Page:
AMD(8)                                                                  AMD(8)

       amd - automatically mount file systems

       amd -H
       amd [ -F conf_file ]
       amd  [  -nprvHS ] [ -a mount_point ] [ -c duration ] [ -d domain ] [ -k
       kernel-arch ] [ -l logfile ] [ -o op_sys_ver ] [ -t interval.interval ]
       [  -w  interval  ]  [ -x log-option ] [ -y YP-domain ] [ -A arch ] [ -C
       cluster-name ] [ -D option ] [ -F conf_file ] [ -O op_sys_name ]  [  -T
       tag ] [ directory mapname [ -map-options ] ] ...

       Amd  is  a daemon that automatically mounts filesystems whenever a file
       or directory within that filesystem is accessed.  Filesystems are auto-
       matically unmounted when they appear to have become quiescent.

       Amd operates by attaching itself as an NFS server to each of the speci-
       fied directories.  Lookups within the specified directories are handled
       by  amd,  which  uses  the  map  defined by mapname to determine how to
       resolve the lookup.  Generally, this will be a host name, some filesys-
       tem information and some mount options for the given filesystem.

       In  the  first form depicted above, amd will print a short help string.
       In the second form, if no options are specified, or the -F is used, amd
       will  read  configuration  parameters  from  the  file  conf_file which
       defaults to /etc/amd.conf.  The last form is described below.

       -a temporary-directory
              Specify an alternative location for the real mount points.   The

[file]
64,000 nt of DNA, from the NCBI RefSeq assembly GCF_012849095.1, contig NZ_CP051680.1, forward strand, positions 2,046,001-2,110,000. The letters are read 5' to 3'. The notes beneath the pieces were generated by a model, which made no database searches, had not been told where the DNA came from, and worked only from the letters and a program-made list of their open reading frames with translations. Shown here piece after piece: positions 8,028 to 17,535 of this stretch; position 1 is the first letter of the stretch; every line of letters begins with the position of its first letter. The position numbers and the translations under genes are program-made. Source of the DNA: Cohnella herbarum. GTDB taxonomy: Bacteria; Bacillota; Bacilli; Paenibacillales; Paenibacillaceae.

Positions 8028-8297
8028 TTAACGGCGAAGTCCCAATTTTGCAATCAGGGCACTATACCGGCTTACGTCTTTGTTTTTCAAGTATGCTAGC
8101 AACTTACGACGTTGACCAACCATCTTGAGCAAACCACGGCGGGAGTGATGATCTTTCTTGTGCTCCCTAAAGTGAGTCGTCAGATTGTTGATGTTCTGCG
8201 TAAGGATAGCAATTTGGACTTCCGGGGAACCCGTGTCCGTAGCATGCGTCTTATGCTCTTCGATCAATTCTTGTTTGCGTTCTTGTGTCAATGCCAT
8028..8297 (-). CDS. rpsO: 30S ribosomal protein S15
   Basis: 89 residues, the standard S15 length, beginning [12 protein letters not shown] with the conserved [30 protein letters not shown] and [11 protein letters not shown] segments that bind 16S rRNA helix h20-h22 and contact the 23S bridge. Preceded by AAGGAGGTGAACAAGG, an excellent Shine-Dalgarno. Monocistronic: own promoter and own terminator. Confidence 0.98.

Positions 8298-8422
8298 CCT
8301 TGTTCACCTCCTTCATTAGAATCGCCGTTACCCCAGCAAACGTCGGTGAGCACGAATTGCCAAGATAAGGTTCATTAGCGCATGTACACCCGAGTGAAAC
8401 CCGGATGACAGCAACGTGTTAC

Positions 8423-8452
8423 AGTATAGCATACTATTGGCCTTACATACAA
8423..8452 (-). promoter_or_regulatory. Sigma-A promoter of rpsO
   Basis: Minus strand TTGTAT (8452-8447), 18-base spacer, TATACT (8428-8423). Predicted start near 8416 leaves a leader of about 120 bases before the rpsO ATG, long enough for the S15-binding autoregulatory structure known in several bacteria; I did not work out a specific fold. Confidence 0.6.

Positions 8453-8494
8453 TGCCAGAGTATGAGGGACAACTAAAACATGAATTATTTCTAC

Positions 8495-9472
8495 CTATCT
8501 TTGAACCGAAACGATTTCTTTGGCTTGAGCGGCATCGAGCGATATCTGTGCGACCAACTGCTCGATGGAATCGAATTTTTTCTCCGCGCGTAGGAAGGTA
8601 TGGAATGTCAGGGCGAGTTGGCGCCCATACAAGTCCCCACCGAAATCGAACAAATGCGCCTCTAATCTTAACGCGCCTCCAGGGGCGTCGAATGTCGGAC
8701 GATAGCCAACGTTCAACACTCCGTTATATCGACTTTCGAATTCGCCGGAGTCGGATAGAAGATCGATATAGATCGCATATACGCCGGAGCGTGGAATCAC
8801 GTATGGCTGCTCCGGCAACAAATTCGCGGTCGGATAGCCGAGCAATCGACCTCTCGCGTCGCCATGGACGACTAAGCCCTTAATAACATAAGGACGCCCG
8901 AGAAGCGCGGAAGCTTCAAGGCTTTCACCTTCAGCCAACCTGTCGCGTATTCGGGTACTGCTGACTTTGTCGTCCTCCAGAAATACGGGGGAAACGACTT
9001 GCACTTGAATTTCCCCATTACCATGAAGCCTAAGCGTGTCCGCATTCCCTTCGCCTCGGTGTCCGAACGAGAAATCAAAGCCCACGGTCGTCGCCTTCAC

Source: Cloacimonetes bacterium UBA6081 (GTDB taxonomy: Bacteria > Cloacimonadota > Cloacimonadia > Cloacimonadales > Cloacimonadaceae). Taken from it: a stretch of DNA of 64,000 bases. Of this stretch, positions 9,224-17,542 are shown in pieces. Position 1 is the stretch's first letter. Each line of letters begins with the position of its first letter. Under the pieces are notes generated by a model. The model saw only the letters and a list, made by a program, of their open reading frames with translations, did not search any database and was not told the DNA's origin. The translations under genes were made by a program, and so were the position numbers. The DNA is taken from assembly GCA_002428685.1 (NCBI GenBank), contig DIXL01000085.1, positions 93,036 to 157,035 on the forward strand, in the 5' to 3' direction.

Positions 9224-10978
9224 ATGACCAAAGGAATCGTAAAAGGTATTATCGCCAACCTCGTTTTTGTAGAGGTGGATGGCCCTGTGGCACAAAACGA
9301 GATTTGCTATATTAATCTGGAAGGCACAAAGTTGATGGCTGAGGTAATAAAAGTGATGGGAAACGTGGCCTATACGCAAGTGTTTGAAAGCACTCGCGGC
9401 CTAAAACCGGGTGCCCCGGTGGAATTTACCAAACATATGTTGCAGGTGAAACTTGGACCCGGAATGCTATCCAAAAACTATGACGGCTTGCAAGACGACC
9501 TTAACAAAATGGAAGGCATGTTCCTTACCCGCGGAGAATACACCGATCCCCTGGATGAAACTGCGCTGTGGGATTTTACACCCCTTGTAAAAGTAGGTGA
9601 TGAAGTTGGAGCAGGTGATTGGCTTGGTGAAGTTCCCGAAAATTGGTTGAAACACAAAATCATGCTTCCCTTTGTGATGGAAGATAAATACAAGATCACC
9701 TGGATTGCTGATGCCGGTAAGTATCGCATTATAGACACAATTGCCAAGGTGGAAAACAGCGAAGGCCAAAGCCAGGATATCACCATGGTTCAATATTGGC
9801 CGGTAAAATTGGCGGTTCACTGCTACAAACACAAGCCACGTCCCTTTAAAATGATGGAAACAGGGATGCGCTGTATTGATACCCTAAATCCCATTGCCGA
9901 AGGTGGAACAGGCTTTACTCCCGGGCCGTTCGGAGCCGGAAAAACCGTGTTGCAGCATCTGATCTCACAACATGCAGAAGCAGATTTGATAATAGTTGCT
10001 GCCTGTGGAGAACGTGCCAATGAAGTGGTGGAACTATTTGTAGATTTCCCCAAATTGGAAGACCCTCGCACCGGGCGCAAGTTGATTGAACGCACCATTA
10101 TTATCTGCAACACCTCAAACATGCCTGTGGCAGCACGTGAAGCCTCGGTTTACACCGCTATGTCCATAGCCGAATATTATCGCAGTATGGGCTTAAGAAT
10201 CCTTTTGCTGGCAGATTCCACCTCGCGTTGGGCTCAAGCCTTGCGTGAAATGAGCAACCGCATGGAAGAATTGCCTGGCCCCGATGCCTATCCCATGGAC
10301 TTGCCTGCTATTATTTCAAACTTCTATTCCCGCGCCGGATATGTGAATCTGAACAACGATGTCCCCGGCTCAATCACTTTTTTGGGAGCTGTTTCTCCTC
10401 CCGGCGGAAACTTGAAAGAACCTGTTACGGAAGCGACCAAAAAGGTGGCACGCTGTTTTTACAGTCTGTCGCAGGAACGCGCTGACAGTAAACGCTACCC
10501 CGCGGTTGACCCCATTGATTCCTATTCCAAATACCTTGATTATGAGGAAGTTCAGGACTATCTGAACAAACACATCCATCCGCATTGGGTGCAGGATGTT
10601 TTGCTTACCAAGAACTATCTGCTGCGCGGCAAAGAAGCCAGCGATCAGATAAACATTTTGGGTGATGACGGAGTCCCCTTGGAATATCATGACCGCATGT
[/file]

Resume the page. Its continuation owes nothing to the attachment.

default is /a.

       -c duration
              Specify  a  duration,  in seconds, that a looked up name remains
              cached when not in use.  The default is 5 minutes.

       -d domain
              Specify the local domain name.  If this option is not given  the
              domain name is determined from the hostname.

       -k kernel-arch
              Specifies  the  kernel architecture.  This is used solely to set
              the ${karch} selector.

       -l logfile
              Specify a logfile in which to record mount and  unmount  events.
              If  logfile  is  the string syslog then the log messages will be
              sent to the system log daemon by syslog(3).  The default  syslog
              facility  used  is LOG_DAEMON.  If you wish to change it, append
              its name to the log file name, delimited by a single colon.  For
              example,  if  logfile  is the string syslog:local7 then Amd will
              log messages via syslog(3) using the LOG_LOCAL7 facility (if  it
              exists on the system).

       -n     Normalize  hostnames.   The name refereed to by ${rhost} is nor-
              malized relative to the host database before  being  used.   The
              effect is to translate aliases into ``official'' names.

       -o op_sys_ver
              Override the compiled-in version number of the operating system.
              Useful when the built in version is  not  desired  for  backward
              compatibility  reasons.  For example, if the build in version is
              ``2.5.1'', you can override it to ``5.5.1'', and use older  maps